Natalie Maines - Mother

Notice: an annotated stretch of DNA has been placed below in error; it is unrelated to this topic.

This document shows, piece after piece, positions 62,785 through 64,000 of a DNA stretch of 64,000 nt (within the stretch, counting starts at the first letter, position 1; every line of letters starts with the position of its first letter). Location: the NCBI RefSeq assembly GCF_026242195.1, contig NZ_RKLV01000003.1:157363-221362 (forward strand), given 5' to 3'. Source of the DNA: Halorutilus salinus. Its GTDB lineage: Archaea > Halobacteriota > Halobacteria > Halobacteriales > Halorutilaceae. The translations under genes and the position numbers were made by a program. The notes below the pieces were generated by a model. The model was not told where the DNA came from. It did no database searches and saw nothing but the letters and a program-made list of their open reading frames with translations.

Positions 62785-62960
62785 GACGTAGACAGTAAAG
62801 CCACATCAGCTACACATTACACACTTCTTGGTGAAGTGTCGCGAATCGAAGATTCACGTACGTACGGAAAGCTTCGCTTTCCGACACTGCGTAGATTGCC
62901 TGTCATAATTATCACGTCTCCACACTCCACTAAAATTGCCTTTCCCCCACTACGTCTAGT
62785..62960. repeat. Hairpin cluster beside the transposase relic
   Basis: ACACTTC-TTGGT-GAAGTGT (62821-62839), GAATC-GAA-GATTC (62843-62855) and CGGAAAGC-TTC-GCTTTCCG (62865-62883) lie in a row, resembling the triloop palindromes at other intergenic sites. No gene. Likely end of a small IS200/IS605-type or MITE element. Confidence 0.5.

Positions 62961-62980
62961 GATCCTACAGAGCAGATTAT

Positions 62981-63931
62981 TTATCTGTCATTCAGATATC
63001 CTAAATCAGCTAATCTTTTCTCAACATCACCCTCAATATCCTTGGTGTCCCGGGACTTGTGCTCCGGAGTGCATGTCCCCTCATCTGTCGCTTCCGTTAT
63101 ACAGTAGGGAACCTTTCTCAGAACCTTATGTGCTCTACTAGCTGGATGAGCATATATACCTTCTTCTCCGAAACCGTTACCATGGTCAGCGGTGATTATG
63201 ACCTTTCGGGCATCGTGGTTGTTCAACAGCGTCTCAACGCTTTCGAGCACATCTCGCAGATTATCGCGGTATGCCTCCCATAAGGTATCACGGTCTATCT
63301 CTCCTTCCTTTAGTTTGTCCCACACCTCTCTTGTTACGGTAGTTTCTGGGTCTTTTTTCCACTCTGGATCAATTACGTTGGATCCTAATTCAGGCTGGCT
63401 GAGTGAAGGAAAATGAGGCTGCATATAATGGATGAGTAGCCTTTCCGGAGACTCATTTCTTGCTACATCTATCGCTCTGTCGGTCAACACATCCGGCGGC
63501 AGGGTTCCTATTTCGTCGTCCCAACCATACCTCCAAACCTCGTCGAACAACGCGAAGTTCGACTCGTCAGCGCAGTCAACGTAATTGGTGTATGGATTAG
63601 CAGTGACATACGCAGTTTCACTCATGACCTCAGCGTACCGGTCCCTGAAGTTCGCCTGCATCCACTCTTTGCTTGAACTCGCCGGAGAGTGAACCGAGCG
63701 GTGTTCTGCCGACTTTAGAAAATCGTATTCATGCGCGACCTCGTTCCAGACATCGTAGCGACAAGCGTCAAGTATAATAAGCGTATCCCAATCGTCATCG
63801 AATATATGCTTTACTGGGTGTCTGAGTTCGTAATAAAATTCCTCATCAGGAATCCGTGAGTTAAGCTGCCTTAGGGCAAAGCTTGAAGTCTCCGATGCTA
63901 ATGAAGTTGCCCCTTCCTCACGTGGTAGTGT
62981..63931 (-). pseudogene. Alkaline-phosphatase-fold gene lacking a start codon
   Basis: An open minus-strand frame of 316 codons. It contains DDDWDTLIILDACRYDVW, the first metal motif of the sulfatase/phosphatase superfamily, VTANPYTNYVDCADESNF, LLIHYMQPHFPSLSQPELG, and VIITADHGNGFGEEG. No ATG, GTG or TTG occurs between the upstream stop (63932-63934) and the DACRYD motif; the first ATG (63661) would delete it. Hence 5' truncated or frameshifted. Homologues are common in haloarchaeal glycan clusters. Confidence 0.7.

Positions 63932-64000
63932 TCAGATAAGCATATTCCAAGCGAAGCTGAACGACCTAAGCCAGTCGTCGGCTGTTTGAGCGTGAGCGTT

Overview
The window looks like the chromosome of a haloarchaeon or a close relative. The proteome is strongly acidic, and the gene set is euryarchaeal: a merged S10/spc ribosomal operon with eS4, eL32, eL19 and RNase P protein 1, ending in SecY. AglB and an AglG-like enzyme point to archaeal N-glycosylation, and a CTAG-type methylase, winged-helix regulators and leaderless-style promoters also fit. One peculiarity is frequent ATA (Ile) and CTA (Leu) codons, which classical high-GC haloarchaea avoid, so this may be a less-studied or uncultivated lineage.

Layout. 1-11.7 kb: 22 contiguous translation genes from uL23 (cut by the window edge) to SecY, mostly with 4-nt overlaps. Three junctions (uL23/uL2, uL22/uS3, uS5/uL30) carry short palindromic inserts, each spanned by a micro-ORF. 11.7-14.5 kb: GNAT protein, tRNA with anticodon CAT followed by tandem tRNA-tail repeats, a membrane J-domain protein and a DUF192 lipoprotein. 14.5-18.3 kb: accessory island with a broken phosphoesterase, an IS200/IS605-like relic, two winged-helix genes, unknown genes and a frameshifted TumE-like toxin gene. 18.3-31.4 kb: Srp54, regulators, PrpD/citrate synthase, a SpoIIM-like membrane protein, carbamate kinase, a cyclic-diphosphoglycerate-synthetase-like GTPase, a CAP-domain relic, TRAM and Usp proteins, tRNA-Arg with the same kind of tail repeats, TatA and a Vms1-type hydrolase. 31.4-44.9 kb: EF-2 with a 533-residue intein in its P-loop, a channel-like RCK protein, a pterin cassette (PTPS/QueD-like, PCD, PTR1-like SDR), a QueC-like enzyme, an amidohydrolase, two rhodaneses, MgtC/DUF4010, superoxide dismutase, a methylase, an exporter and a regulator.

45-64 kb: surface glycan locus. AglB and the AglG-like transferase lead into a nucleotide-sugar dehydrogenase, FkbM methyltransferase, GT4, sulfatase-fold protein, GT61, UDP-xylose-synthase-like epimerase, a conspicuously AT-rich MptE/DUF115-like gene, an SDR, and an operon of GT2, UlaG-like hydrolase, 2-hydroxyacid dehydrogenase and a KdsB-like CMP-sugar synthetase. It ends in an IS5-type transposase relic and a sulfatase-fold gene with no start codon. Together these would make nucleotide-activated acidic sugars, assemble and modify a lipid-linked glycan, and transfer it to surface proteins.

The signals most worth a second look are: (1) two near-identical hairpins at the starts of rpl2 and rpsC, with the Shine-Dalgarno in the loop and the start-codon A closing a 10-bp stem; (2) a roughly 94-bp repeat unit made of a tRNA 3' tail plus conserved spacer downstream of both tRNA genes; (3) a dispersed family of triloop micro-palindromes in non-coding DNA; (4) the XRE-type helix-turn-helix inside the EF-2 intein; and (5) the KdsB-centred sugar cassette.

There are few, if any, all-girl bands in the US as big as the Dixie Chicks. Currently on hiatus, they’ve had massive success in their own country - number one singles and albums, multiple Grammys (13 in fact) - without having the type of crossover appeal that has seen acts like Taylor Swift move from country to pop and make it big over here. Not adverse to saying what they think, the Dixie Chicks also provided one of the best examples of why it's not always in your best interest to mix politics with music, when their opinions on the war in Iraq damaged their standing in the US so badly they’ve still never quite regained lost ground. Maybe that’s why this is the first new music in six years from any of the Chicks. Lead singer Natalie Maines treads a well worn path with her first solo album and it’s always a little worrying when you see a track listing from an established artist and you spy a dubious sprinkling of cover versions. Here, Maines leans on all things rock including songs by some of the genre’s most venerable artists, with the most surprising thing is how the blending of various artist's songs, including the likes of Eddie Vedder and Pink Floyd, works rather well. It helps that the covers here aren’t of the most popular songs by each artist; that’s not to say they’re obscure, but there’s no ‘Jeremy’ or ‘Comfortably Numb’ here. And it’s refreshing that Maines has chosen to move in a different direction from the core Dixie Chicks sound. This is a far rockier album, as you’d expect with production by guitar wizard Ben Harper. In a rather impressive feat Maines manages to re-introduce a Pearl Jam-y sound into Eddie Vedder’s solo ukulele song ‘Without You’, with Mains coming on like a female Vedder. Conversely ‘Mother’ is a pretty straight-on cover of the original, albeit with great execution. She hasn’t completely written off the country influences, the twang is still there in the Dixie Chick-ers voice on ‘Free Life’, and ‘Silver Bell’ is brilliant with its mix of country rock guitars, prominent bass and great hook. Out of left field there’s a total change of pace with an extraordinary version of Jeff Buckley’s ‘Lover, You Should’ve Come Over’, a brooding, slow burn of a love song that Maines fills with power and passion. ‘Vein In Vain’ continues the slower, contemplative vibe before ‘Trained’ smashes that feeling into next week with 2m 39s of hard edged blues-rock, all scuzzy guitars and two part harmonies. ‘Come Cryin’ To Me’ was apparently too rocky for the last Dixie Chicks album so makes its debut here, and is just OK. The Jayhawks' ‘I’d Run Away’ shows you can’t keep a girl from her country, though it has a defiantly hard edge. Whilst the drama of moody strings, pedal steel guitar and soaring voice on ‘Take It On Faith’ rounds the album off with a crescendo of feeling. Passion and commitment to the music runs through the album. This isn’t just a vanity project: Mother is about excellent musicians playing at the top of their game, directed by Harper and led by Maines, who makes the transition to solo rock vocalist with style.



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